Peak oil within sight despite growing importance of plastics manufacturing: The era of growth in global oil demand comes to an end within ten years, but the shape of the economic recovery is a key uncertainty. The report notes “The longer the  (Covid) disruption, the more some changes that eat into oil consumption become engrained, such as working from home or avoiding air travel. However, not all the shifts in consumer behaviour disadvantage oil. It benefits from a near-term aversion to public transport, the continued popularity of SUVs and the delayed replacement of older, inefficient vehicles.”  The analysis also considers the impact of plastics manufacturing on oil demand.

Inequities will persist or be made worse.  “Reversing several years of progress, our analysis shows that the number of people without access to electricity in sub-Saharan Africa is set to rise in 2020. Around 580 million people in sub-Saharan Africa lacked access to electricity in 2019….and in addition, “a rise in poverty levels worldwide in 2020 may have made basic electricity services unaffordable for more than 100 million people who already had electricity connections”.

Structural change, not Covid, will bring lasting CO2 emissions decline: The economic downturn related to Covid has brought a temporary decline of 2.4 gigatonnes in annual CO2 emissions, although an accompanying decline in methane emissions is not clear.  And emissions are expected to rebound. “The pandemic and its aftermath can suppress emissions, but low economic growth is not a low-emissions strategy. Only an acceleration in structural changes to the way the world produces and consumes energy can break the emissions trend for good.”….  “ if today’s energy infrastructure continues to operate as it has in the past, it would lock in by itself a temperature rise of 1.65 °C.”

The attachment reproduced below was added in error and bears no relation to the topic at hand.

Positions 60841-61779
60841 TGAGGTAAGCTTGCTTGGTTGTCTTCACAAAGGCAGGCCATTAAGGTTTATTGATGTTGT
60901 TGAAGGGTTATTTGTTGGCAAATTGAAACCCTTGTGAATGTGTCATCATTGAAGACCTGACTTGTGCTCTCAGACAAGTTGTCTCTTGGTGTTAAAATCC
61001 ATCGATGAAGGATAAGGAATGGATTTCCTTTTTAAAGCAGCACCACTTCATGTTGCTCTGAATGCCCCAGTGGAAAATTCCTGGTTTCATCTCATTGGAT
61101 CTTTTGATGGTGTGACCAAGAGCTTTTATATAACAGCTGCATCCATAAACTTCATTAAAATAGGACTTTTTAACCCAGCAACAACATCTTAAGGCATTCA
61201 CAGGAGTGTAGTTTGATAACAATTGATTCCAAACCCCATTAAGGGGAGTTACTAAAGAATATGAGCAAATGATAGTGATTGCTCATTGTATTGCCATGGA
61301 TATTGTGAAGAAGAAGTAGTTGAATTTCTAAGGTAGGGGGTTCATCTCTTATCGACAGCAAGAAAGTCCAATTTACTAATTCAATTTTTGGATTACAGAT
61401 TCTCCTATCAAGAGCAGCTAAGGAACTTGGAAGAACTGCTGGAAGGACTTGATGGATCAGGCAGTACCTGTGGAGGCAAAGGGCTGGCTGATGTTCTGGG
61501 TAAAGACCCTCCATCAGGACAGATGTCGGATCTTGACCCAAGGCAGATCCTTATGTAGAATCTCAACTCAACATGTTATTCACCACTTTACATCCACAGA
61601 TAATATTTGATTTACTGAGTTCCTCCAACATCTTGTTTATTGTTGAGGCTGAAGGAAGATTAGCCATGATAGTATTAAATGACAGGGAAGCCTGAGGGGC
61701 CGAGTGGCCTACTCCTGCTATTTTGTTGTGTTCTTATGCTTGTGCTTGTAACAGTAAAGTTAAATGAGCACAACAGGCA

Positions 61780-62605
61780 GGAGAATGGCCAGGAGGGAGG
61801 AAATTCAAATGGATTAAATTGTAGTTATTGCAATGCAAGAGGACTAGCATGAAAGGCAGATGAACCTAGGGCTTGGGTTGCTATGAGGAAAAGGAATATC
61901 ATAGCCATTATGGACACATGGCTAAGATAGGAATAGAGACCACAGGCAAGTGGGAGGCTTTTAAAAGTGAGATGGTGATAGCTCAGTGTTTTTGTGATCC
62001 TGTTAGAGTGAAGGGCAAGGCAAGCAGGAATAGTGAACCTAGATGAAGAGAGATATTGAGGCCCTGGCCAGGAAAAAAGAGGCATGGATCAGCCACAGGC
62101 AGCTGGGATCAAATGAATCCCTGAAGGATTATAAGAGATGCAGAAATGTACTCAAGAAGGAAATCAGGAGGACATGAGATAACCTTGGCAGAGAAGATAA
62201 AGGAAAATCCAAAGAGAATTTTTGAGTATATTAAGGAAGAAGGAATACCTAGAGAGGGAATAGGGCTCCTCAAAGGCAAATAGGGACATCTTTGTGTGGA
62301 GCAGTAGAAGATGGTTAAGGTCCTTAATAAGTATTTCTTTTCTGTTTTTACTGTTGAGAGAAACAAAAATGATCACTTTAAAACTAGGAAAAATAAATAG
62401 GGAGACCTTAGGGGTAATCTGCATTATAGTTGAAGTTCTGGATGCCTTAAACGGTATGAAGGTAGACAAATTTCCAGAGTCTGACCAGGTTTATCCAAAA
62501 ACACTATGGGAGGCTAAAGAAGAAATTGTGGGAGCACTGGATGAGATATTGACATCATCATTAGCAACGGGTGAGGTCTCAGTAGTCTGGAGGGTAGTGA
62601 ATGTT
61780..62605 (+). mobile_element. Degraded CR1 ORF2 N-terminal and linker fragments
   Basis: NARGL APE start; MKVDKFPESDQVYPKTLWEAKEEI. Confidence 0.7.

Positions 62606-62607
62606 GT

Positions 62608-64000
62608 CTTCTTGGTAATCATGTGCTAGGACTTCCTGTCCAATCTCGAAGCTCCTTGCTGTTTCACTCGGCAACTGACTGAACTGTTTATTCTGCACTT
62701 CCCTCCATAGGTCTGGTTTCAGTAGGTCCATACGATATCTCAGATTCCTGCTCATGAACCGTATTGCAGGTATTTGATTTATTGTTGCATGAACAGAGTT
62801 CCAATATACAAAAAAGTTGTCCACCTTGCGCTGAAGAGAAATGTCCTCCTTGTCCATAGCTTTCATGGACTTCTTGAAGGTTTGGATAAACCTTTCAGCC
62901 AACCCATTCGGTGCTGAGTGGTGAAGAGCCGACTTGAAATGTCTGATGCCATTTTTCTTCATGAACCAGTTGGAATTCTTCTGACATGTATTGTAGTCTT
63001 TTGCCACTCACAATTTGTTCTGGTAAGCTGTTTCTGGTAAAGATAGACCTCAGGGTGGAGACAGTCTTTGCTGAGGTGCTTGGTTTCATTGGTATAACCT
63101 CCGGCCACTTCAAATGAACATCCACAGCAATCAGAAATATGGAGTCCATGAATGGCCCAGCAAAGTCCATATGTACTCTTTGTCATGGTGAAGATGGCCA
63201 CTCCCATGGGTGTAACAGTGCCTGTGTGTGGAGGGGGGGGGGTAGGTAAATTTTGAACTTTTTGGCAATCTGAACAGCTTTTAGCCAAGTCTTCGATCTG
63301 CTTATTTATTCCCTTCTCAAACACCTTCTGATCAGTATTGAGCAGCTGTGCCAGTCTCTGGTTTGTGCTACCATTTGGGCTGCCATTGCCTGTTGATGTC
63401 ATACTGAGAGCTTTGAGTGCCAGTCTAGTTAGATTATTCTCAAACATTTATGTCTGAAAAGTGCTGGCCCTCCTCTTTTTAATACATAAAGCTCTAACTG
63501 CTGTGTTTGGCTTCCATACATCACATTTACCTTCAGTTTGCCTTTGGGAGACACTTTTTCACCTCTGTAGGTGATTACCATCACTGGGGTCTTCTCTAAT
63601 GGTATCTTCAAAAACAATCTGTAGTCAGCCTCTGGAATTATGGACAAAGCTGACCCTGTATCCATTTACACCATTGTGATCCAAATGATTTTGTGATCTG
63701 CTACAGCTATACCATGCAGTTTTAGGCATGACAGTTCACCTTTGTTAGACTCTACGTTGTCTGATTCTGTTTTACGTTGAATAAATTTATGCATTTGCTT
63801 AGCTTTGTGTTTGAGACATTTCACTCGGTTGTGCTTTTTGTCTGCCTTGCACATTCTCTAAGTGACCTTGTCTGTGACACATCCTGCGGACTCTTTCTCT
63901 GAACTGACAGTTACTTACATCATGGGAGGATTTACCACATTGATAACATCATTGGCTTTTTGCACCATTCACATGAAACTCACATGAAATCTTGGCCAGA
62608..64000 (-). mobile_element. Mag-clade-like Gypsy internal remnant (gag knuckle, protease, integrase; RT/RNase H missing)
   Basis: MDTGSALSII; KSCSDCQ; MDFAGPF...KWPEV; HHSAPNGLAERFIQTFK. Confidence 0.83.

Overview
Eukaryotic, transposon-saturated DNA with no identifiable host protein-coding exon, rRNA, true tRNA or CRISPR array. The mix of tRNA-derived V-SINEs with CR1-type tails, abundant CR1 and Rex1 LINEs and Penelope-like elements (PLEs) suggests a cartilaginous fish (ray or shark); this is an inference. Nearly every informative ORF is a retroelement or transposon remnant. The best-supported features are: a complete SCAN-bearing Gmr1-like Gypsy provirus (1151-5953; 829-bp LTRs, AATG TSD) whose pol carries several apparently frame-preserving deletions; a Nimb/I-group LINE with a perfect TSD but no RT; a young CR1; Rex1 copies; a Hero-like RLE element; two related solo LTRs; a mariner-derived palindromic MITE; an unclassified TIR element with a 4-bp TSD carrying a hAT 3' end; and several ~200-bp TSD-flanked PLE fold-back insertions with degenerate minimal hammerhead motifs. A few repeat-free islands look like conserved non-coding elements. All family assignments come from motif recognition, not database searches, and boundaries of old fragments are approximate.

Finally, the report concludes by advocating a future path built on its Sustainable Development Scenario  , calling for “unprecedented” actions, not just from government and business, but from individuals.

“Reaching net zero globally by 2050…. would demand a set of dramatic additional actions over the next ten years. Bringing about a 40% reduction in emissions by 2030 requires, for example, that low-emissions sources provide nearly 75% of global electricity generation in 2030 (up from less than 40% in 2019), and that more than 50% of passenger cars sold worldwide in 2030 are electric (from 2.5% in 2019). Electrification, massive efficiency gains and behavioural changes all play roles, as does accelerated innovation across a wide range of technologies from hydrogen electrolysers to small modular nuclear reactors. No part of the energy economy can lag behind, as it is unlikely that any other part would be able to move at an even faster rate to make up the difference.

To reach net-zero emissions, governments, energy companies, investors and citizens all need to be on board – and will all have unprecedented contributions to make. The changes that deliver the emissions reduction in the SDS are far greater than many realise and need to happen at a time when the world is trying to recover from Covid-19.”

The full World Energy Outlook 2020 is only available for purchase. An overview, FAQ’s, and related reports including modelling details and a methane tracker are all available here .

$320 million federal aid to Newfoundland oil and gas industry, yet layoffs continue